Khaled Hosseini's The Kite Runner

897 Words Jul 8th, 2018 4 Pages
Ordinarily, pieces of literature show scenes of violence. These events are not just placed haphazardly; often times, these predicaments are intricately set to build the meaning of the work. Wighout this kind of violence, some points in the novel would be hard to comprehend. In Khaled Hoseini's The Kite Runner, multiple cases of compulsion are demonstrated. Khaled Hosseini uses symbolism and sense of mood during these situations contribute to the understanding of his literary work. Chapter seven of the novel opens somewhat normal, with two young boys, Amir and Hassan, preparing for the annual kite running tournament. When the boys win the contest, an air of jubilance and carelessness comes over Amir and Hassan. Hosseini describes the …show more content…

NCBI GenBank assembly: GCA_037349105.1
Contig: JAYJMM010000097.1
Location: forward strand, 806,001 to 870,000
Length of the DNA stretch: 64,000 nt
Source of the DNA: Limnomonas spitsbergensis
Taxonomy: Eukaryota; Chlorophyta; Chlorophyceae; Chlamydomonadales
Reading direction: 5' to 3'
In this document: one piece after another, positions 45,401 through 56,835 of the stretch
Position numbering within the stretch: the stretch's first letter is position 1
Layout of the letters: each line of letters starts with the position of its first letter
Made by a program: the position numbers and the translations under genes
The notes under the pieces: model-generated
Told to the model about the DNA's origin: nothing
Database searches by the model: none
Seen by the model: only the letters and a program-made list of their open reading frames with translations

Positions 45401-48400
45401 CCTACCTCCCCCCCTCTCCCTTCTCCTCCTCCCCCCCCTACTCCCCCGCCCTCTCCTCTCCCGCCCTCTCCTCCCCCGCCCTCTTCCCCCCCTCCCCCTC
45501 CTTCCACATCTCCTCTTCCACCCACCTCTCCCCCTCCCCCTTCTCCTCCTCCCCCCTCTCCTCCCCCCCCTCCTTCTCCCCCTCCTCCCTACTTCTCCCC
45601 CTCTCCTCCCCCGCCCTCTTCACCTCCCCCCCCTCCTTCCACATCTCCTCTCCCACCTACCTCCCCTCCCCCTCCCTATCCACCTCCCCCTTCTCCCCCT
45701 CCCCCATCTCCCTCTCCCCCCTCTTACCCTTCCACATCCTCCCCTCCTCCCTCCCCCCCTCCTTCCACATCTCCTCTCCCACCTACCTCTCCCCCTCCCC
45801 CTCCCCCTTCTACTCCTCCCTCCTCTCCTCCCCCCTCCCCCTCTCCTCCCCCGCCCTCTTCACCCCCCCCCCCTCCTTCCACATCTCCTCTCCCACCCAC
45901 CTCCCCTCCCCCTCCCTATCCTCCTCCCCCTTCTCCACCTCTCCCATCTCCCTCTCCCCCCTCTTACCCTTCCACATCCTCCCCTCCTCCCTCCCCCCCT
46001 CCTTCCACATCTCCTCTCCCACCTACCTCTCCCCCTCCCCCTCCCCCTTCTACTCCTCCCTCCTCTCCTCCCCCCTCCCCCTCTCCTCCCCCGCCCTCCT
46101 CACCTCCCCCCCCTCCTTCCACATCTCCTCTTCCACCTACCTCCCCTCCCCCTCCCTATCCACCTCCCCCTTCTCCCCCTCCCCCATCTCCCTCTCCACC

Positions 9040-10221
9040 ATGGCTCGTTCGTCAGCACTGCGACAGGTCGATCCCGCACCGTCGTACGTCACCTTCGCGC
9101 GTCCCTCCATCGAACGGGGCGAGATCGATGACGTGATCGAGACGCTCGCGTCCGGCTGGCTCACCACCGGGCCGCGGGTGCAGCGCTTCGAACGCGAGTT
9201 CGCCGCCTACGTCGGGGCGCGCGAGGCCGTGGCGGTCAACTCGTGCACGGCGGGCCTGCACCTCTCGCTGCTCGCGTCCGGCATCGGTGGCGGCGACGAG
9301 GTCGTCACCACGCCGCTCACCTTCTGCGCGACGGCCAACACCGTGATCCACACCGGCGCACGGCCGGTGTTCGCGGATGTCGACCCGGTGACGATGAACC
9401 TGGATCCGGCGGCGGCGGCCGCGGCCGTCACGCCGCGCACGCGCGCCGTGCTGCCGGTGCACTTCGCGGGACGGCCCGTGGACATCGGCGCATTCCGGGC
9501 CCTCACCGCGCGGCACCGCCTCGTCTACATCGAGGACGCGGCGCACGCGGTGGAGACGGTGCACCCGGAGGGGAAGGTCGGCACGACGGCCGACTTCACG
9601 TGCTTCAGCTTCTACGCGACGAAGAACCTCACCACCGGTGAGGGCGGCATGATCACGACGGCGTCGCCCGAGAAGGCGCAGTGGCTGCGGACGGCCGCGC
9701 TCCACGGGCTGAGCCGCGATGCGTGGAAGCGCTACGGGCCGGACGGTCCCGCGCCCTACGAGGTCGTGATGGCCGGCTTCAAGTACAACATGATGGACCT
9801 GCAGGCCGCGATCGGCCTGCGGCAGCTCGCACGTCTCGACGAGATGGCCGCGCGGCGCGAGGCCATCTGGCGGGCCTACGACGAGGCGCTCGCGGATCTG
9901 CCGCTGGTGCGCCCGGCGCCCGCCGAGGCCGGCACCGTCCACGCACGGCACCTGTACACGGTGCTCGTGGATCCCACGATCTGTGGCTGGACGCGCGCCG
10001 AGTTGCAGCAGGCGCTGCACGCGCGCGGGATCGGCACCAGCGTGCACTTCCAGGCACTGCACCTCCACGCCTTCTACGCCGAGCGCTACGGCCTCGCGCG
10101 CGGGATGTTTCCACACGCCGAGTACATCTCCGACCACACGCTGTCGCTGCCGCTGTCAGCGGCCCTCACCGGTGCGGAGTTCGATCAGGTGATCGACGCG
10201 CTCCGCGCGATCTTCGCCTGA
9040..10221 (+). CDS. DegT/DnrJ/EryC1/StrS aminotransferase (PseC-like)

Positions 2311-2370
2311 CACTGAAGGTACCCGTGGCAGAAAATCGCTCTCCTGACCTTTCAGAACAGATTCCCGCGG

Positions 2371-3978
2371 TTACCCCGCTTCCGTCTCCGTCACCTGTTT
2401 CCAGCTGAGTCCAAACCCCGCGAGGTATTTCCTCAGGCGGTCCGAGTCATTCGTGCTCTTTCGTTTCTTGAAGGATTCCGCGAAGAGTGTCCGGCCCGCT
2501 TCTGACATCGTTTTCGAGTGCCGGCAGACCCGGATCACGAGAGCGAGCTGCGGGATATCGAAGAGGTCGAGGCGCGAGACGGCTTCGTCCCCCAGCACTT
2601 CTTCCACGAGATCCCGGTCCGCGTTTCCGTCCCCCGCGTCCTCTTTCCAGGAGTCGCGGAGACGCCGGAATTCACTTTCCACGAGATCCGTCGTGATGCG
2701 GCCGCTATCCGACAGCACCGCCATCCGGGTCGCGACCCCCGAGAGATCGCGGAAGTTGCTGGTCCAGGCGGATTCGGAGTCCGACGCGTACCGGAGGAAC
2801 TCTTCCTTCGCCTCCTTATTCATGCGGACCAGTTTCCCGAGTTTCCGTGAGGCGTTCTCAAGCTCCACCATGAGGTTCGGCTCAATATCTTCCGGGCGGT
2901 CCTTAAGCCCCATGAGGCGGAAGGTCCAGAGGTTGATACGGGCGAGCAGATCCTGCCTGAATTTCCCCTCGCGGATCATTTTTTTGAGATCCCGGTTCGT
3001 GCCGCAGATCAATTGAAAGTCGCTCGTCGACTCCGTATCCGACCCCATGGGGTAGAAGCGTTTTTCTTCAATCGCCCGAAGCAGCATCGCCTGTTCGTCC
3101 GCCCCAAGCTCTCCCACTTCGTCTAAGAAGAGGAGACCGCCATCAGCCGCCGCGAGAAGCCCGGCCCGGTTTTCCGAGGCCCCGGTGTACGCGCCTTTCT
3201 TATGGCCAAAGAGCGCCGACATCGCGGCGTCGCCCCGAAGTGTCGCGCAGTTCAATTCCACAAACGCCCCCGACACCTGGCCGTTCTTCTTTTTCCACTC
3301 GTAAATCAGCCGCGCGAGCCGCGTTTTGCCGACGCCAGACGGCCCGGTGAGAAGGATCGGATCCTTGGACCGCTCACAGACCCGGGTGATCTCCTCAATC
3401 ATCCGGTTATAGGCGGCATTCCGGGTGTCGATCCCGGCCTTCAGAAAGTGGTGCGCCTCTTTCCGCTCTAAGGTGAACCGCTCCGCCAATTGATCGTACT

Moreover, throughout his whole life, Amir feels the need to be repented for his past mistakes. When Amir gets the notorious call from Rahim Khan and asked upon his arrival to save Sohrab, Amir first denies but then accepts the fact that this may be his only chance to redeem himself. Amir finally finds the place where Sohrab is and is coincidentally confronted by Assef. The fight scene here is brutal, and full of bloodshed. However, rather than feeling pain, Amir feels “at peace”, “healed”, and “satisfied.” Overall, the scene is relieving and peaceful, at least for Amir. At the time, Amir's pain makes him feel happy by suffering. Though Assef brings a mood of obscurity, Amir's recent catharsis brings about one of relief. Throughout the whole fight, Amir knows that he really isn't going to win; but, winning was not the goal. When Amir decides not to rin from Assef, he welcomed the pain rather than running away from it as he did early on in the novel. Amir feels as though this is the punishment that he deserved because of his unfaithfulness to Hassan. This is the motive behind Amir's laughter during the fight. Upon going to the hospital after the fight, the doctor tells Amir that he has a scar splitting his upper lip, which ends up being similar to Hassan's. When Amir's scar surfaces, it shows the equality between Amir and Hassan. His whole life, Hassan was seen of a lower status because his family couldn't afford to get it
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